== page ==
I also use a great 401k calculator on Moneychimp.com. It's very concise.

401k Calculator


I would guess that I was at 90% when I first reached FI and now am at 99%. I leave 1% for the unknown which is always probable.
Effectively using an historical sequencing concept, Firecalc is calculating in its default format using the 4% WR "rule".
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Old 12-22-2020, 04:47 PM   #68
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Similar for me. 100% in all calculators was a requirement, but also used a spend rate well in excess of what I actually expected. The upshot is that I retired 3-5 years later than I probably could have, but at a much reduced level of worry. This may or may not be a worthwhile trade for many, but I had just recently been through a halving of my assets (and subsequent recovery) during the Great Recession and was ill inclined to take chances.
Same here...100%. My passive income is 3x my living expenses. On top of that, I have a pension I can collect at 60 and then SS is the "fun money" at 62 (or maybe later). I don't suspect I will touch my portfolio...that will just continue to grow.
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Old 12-22-2020, 04:49 PM   #69
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My plan is that I need to have at least (and ideally more) than the amount that FIREcalc says would have given me 100% success rate in the past. I've built into my plan a longer lifespan than I expect (102, 10 years older than my grandfather). I'm omitting the equity in any real estate, etc. I own. I'm also completely omitting any possible inheritance from my plan, as well as the possibility that I might want to get a PT job (retiring at 55, if I make a few thousand a year from a PT job, I can put that in my Roth). I think it's likely that if I'm careful and manage my finances pretty much as I have all my life, my nest egg will continue to grow throughout my retirement even as I draw an income from it.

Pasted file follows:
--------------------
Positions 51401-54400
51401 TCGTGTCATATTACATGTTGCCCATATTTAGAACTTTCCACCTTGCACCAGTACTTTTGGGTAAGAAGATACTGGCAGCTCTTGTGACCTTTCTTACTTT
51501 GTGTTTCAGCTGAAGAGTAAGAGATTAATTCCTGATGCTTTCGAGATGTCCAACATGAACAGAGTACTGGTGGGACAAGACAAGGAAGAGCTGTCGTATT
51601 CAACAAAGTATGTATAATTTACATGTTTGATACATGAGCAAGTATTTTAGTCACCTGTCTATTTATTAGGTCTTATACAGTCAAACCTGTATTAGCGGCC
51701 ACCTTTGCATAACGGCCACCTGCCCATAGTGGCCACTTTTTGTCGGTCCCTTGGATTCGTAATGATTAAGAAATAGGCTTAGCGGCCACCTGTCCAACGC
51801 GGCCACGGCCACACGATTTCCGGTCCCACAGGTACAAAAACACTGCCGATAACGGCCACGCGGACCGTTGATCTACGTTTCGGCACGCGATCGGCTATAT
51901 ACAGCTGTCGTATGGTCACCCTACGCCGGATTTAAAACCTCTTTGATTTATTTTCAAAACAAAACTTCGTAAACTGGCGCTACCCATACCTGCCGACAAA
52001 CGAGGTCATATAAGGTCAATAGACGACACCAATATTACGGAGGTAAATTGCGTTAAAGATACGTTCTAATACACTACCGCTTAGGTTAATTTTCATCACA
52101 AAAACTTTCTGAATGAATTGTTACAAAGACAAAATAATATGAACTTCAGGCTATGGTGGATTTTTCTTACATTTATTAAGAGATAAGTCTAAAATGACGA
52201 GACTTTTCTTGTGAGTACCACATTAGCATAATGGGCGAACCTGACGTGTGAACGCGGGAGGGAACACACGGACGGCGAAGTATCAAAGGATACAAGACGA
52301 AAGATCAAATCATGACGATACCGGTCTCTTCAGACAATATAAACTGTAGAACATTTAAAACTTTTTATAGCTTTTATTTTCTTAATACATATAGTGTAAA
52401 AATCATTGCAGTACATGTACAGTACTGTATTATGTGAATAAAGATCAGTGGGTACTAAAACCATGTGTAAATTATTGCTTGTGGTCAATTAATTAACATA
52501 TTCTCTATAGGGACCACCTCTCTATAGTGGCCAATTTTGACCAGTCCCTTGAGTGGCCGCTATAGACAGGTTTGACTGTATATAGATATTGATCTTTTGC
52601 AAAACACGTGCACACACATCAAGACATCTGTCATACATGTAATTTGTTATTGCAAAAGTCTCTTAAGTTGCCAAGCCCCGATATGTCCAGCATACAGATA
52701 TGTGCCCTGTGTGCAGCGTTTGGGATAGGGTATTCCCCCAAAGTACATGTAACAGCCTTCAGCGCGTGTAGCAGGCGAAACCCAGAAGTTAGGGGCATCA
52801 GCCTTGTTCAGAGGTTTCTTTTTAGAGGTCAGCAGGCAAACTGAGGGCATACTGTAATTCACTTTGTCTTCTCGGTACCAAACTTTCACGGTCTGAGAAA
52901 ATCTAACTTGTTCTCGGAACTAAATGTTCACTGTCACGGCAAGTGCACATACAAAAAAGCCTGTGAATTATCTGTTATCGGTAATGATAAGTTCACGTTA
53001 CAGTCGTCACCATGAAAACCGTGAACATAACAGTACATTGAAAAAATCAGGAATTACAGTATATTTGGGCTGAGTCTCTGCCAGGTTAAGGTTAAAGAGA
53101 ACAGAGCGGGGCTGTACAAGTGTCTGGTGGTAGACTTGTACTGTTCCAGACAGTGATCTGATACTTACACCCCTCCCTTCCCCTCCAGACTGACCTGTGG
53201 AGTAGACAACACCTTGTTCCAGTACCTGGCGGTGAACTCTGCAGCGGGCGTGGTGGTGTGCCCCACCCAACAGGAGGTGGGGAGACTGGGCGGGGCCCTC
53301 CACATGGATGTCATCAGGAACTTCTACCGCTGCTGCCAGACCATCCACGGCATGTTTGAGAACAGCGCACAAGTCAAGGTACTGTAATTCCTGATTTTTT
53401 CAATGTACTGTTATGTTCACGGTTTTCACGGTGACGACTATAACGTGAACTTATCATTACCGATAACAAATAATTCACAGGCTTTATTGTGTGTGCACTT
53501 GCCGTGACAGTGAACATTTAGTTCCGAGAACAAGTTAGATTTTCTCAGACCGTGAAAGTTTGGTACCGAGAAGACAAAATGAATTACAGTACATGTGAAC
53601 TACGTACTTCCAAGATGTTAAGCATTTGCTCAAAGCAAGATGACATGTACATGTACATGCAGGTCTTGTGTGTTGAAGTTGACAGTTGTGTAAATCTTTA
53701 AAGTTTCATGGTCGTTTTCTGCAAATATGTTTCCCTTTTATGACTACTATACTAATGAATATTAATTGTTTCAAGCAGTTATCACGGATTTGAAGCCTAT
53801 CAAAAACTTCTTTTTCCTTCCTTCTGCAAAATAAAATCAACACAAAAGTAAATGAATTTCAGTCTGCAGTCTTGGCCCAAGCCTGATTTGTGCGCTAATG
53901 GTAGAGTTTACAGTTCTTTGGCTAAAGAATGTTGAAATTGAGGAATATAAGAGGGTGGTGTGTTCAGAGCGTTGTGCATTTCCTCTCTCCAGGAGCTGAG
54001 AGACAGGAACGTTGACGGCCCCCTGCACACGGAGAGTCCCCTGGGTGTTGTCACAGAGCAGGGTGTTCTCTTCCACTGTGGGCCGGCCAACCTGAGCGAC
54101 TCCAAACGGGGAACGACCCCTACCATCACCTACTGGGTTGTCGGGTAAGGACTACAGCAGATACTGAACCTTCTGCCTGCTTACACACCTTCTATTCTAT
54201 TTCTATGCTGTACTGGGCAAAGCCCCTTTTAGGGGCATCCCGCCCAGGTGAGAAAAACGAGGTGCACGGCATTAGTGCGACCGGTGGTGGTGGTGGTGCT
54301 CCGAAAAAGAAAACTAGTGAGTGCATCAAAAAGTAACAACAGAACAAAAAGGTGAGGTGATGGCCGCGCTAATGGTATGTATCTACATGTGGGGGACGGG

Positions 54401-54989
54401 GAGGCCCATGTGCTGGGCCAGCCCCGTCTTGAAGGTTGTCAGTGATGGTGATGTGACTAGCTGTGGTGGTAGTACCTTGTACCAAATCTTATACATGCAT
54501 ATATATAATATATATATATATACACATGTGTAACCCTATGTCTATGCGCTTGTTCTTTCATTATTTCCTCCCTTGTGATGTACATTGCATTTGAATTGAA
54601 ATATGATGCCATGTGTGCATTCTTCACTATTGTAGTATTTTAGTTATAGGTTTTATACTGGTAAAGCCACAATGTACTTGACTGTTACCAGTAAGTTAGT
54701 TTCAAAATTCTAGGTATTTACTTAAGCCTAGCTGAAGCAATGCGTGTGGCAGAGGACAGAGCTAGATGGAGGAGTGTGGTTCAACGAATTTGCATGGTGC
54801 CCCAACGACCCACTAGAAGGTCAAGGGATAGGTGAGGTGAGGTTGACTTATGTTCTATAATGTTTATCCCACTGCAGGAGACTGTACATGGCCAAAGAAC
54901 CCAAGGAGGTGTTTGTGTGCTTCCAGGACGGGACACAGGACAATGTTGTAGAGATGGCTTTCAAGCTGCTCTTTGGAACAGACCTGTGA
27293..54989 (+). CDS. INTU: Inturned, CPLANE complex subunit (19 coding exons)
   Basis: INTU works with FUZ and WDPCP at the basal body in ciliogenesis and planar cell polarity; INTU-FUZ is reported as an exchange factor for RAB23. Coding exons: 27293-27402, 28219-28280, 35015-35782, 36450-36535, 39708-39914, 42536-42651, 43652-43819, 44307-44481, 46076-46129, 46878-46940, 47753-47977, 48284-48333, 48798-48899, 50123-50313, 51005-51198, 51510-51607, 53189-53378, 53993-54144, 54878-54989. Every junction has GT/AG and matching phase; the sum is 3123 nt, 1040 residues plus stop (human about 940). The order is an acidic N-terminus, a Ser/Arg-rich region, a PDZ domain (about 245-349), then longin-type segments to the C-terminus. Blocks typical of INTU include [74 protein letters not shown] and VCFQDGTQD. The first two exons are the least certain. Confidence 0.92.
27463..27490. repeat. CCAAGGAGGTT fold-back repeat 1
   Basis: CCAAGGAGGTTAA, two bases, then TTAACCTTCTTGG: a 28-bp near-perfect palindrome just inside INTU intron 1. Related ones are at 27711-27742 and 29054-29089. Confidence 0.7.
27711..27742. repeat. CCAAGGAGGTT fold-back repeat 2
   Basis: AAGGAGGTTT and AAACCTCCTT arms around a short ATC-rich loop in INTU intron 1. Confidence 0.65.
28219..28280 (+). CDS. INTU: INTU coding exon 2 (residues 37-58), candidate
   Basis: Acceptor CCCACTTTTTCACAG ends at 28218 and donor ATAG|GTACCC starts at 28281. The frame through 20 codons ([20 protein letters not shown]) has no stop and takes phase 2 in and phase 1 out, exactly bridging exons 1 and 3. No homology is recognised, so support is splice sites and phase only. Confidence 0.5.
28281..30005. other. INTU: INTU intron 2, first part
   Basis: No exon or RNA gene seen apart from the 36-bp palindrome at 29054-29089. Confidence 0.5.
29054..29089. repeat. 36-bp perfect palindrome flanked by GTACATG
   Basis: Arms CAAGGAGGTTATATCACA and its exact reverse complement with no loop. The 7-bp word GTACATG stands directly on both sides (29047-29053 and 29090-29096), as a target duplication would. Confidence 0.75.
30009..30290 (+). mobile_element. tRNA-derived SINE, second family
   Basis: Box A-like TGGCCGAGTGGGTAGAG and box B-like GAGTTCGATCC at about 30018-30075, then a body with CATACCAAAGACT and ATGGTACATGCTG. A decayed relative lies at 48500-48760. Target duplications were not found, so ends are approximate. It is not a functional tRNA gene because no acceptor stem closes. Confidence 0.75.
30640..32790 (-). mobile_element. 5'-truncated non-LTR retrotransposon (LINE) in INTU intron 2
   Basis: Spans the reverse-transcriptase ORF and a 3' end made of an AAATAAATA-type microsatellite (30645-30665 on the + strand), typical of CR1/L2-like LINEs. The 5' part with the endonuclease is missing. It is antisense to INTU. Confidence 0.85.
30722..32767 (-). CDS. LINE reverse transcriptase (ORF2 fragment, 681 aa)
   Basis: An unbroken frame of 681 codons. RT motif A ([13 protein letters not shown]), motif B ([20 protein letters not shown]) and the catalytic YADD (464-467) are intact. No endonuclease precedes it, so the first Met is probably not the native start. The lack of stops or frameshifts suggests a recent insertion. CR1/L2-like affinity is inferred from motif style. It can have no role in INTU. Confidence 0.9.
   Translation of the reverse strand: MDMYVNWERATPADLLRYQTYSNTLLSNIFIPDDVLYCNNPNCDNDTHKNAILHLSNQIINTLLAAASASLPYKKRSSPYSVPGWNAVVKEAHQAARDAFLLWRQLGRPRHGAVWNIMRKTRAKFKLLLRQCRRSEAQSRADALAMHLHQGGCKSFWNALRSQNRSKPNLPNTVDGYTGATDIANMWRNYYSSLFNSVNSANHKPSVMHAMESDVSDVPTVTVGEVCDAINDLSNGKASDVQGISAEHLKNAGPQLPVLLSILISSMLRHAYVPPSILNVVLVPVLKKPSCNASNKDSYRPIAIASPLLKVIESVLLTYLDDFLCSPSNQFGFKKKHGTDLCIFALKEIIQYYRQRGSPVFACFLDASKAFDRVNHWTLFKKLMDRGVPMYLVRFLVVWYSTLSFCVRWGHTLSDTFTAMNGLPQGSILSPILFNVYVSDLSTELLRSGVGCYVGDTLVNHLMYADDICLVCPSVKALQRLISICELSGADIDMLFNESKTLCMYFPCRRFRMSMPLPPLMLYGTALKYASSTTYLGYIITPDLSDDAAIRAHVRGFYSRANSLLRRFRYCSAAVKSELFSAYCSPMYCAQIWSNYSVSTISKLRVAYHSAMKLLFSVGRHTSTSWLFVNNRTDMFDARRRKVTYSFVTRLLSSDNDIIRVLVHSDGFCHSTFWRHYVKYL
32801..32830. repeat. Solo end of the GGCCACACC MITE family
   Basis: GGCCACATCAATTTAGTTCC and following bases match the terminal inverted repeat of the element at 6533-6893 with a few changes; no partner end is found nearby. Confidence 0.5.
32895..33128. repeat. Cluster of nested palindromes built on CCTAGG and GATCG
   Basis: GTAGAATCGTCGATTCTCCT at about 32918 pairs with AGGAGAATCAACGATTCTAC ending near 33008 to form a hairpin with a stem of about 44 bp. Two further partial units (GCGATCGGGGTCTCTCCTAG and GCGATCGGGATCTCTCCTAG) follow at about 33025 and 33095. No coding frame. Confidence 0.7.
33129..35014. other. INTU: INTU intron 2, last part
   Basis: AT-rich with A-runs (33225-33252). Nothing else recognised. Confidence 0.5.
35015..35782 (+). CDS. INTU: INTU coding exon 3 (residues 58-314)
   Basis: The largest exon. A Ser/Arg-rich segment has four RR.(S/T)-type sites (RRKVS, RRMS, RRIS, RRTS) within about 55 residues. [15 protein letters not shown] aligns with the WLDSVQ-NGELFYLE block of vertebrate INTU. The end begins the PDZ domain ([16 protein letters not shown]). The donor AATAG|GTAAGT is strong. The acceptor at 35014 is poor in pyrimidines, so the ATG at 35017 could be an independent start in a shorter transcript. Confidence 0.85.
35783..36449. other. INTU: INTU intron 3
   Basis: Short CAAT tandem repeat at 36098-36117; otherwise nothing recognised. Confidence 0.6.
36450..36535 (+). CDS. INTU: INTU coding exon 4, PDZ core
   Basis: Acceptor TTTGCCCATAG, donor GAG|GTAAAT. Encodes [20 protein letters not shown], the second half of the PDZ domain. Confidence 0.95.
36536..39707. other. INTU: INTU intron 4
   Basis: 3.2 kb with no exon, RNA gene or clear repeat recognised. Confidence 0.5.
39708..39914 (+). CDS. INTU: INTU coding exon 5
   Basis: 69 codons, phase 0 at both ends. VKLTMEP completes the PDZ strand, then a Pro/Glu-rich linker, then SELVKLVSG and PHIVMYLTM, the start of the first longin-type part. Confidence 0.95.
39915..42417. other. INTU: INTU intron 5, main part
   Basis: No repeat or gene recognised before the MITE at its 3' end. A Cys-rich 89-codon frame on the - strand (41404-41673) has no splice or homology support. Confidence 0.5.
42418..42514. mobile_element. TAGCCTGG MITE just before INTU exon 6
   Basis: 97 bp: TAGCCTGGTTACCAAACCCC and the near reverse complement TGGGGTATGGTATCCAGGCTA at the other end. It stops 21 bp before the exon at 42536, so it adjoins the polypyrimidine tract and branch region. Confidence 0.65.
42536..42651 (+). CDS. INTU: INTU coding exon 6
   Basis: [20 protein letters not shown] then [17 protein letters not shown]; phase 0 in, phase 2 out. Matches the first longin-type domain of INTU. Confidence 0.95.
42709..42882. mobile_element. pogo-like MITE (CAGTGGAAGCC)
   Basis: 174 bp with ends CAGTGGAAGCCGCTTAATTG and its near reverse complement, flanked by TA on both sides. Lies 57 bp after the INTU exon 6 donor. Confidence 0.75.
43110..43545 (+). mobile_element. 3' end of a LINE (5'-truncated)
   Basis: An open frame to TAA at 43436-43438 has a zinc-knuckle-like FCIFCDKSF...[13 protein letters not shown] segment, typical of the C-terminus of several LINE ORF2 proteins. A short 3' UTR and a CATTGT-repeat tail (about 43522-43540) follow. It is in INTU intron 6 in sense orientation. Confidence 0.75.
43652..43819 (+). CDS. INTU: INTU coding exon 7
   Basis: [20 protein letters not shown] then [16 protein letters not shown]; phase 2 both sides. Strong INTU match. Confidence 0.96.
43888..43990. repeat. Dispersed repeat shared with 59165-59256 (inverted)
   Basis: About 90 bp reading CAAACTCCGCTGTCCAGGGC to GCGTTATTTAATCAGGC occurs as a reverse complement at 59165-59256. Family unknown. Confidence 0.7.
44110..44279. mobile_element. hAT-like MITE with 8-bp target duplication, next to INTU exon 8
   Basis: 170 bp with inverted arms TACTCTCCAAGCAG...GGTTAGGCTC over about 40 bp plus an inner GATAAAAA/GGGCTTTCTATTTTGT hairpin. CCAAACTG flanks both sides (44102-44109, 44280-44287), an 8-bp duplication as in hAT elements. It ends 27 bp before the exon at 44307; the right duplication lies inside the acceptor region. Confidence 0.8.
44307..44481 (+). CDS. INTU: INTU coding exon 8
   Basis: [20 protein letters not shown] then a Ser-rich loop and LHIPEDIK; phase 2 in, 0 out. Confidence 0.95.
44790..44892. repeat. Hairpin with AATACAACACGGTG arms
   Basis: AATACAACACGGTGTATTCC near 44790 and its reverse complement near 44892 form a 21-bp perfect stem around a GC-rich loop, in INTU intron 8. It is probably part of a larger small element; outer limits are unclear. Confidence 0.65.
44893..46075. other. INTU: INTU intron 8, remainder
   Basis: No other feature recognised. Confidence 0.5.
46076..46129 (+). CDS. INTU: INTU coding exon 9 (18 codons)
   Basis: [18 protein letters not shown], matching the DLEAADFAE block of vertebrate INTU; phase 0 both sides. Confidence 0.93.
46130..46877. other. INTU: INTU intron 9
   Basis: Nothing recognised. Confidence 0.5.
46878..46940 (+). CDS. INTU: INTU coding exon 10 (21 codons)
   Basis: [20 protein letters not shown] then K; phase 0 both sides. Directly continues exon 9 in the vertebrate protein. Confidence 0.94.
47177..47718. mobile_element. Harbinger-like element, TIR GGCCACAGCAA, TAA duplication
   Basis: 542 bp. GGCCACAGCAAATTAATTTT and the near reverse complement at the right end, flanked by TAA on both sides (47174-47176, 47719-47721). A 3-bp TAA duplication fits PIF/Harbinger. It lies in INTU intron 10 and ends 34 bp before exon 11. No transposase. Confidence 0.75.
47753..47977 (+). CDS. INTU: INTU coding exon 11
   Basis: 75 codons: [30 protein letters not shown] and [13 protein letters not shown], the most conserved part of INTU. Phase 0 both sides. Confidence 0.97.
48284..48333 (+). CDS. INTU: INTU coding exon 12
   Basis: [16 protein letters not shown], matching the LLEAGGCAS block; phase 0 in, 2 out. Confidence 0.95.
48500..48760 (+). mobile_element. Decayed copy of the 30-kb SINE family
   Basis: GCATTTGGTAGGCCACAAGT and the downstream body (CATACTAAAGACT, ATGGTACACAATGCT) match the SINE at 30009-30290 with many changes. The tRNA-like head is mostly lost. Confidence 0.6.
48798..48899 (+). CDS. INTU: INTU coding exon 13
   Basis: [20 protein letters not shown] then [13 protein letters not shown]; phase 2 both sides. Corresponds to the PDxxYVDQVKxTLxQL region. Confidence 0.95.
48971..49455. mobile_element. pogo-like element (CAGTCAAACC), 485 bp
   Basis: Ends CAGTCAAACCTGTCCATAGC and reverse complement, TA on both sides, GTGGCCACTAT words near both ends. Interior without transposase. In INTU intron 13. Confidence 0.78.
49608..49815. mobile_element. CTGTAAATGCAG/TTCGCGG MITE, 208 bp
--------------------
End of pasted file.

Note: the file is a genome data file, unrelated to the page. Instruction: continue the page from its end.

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Old 12-22-2020, 05:15 PM   #70
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I am 10 years out and coasting towards fire. I have two buckets, one for before my pension and one for after. The one for before I am requiring 100%, the one after is 80%. It's a little easier to feel safe when you have a pension.
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Old 12-22-2020, 05:21 PM   #71
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I used a lot of different tools but hired a fee only Financial Planner and he was the one who convinced us we would be ok.